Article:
By Alex Sherman
Time Warner Cable Inc. is loathed by many consumers and loved by many investors. It is its shareholders who might give incoming Chief Executive Officer Rob Marcus the will to reject a $62 billion offer for the company.
Even as it has lost TV customers for almost five years, the New York-based company has delivered a total return of more than 462 percent since its spinoff from Time Warner Inc. in March 2009.
Those are gains that will help persuade shareholders not to press for a sale. The returns have followed almost $7 billion in stock buybacks and net income that’s nearly doubled on the growth of the highly profitable Internet business.
That’s caught the eye of Charter Communications Inc. — and its billionaire backer John Malone — which is preparing a takeover offer of about $135 a share that could come in January, a source with knowledge of the matter said.
While Marcus, who becomes CEO next month, has said he’s willing to sell the company, Time Warner Cable wants an offer of more than $150 a share, sources with knowledge of the matter say. The company could fetch as much as $162 a share in a sale, according to Evercore Partners Inc.
“The cable business has transitioned from a pay-TV business to a broadband infrastructure business,” said Chris Marangi, a money manager at Gamco Investors Inc. “Time Warner Cable has benefited from all of those trends, and they’ve been very good at capital allocation, including reducing the size of the shares outstanding.”
Time Warner Cable’s division covering the territory of Northeast Ohio and Western Pennsylvania is based in Akron and is the company’s third-largest business unit.
Gamco manages about $45 billion and owns 400,000 Time Warner Cable shares.
Time Warner Cable’s shareholders aren’t pressing the company to engage with Charter or to run a formal sales process at this time. “We’re extremely well positioned to generate significant value and see strong growth for years to come,” wrote Bobby Amirshahi, a Time Warner Cable spokesman, in an emailed response to questions. Alex Dudley, a spokesman at Charter, declined to comment.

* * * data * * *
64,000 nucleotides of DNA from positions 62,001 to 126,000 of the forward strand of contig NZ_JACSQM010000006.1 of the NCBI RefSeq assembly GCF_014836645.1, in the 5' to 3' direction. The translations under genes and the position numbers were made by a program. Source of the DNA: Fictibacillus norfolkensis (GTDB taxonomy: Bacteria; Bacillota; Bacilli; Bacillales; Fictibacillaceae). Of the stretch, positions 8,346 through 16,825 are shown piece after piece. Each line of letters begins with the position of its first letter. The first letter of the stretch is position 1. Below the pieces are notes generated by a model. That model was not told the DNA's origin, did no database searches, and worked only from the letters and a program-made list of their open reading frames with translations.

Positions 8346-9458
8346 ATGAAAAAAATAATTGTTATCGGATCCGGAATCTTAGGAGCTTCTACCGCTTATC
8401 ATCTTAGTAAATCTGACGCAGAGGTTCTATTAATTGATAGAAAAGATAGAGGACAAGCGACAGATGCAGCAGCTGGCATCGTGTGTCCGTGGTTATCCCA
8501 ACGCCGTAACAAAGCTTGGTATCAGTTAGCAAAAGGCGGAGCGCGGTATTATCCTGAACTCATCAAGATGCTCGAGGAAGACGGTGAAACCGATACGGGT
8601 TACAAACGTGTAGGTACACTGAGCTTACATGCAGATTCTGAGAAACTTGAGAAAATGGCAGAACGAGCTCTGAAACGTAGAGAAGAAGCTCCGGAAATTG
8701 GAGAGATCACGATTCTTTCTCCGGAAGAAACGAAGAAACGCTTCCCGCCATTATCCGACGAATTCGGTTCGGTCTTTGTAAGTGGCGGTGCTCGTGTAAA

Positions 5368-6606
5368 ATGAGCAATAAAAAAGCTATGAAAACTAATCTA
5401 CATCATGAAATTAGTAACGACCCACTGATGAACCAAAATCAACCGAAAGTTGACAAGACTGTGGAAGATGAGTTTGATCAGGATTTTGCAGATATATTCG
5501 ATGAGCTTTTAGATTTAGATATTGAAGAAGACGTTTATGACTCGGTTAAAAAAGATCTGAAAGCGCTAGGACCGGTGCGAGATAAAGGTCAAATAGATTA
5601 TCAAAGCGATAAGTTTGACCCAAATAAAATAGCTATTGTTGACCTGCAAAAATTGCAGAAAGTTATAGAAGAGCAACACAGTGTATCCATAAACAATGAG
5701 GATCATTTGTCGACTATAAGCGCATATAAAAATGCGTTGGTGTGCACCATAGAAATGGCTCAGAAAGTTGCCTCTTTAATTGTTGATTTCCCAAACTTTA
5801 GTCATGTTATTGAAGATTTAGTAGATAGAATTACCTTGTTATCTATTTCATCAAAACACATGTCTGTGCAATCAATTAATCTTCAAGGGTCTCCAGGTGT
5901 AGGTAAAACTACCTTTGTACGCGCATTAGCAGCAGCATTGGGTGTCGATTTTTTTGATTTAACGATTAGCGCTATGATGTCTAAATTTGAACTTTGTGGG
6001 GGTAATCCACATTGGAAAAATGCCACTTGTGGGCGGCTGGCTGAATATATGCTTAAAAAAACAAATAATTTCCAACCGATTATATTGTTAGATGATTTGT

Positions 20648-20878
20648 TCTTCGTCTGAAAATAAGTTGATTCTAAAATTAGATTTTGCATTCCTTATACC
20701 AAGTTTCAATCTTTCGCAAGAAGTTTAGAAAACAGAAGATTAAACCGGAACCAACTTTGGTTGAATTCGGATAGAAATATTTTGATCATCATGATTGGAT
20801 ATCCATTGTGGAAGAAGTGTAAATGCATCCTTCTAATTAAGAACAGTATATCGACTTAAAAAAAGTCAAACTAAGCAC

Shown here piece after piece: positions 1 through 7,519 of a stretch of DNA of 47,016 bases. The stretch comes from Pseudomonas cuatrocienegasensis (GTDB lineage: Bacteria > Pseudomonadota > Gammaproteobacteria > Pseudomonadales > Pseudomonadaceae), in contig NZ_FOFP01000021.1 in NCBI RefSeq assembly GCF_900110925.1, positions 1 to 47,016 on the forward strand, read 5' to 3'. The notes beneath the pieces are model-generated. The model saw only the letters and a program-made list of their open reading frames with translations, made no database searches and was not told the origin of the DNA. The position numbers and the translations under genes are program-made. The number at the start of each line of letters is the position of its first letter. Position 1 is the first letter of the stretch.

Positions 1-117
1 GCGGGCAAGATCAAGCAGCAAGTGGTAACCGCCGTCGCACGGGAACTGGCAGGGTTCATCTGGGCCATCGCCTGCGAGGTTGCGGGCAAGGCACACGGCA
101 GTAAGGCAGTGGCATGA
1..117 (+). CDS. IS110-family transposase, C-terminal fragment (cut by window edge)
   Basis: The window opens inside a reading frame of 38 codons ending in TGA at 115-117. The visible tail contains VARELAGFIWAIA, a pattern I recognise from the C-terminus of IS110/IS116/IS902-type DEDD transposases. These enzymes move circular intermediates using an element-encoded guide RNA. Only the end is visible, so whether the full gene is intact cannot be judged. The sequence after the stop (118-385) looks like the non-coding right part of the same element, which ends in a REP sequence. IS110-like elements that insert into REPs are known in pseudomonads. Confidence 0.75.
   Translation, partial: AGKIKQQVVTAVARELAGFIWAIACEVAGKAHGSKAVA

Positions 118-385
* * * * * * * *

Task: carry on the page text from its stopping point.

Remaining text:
Analysts estimate Time Warner Cable’s net income will climb to $1.9 billion this year, up 77 percent since 2009. Time Warner Cable’s Internet subscribers are up 29 percent since its spinoff, and Internet customers might top video customers for the first time in the company’s history this quarter. Time Warner Cable had 11.6 million TV subscribers and 11.5 million broadband customers at the end of the third quarter.
The broadband data business can generate near 100 percent profit margins on new customers because the cost of connecting additional homes and offices to an existing network is low, said Craig Moffett, an analyst at Moffett Nathanson LLC.
As earnings rose, Time Warner Cable also has cut shares outstanding by about one-fifth through buybacks. Combined with the underlying profit growth, this means earnings per share have more than doubled since the end of 2009, data compiled by Bloomberg show.
“The good about Time Warner Cable before the merger talks was, they have been financially extraordinarily well managed, and in a way that has rewarded shareholders tremendously,” Moffett said.
Time Warner Cable’s board of directors will only consider selling at a price that — including debt — is at least eight times earnings before interest, taxes, depreciation and amortization, or about $150 to $160 a share, sources with knowledge of the matter have said. They point to two recent deals in which sellers fetched that multiple.
The $162 a share sale price projected by Evercore Partners’ analyst Bryan Kraft would value Time Warner Cable at $69.6 billion including net debt.
Time Warner Cable’s shares are up about 36 percent this year amid speculation that Charter would pursue the company.
The opportunity to connect larger businesses with video, Internet and voice is the next major growth opportunity in cable, Moffett said. The chance might entice Comcast Corp. to join Charter in its pursuit of acquiring Time Warner Cable, he said.
Revenue from business services has jumped to $1.9 billion from $916 million in the last four years. Sales should double again in the next four or five years, Marcus said during the company’s third-quarter earnings conference call.
Time Warner Cable has struggled to put together a video interface that has kept pace with technology companies such as Netflix Inc. or Roku LLC.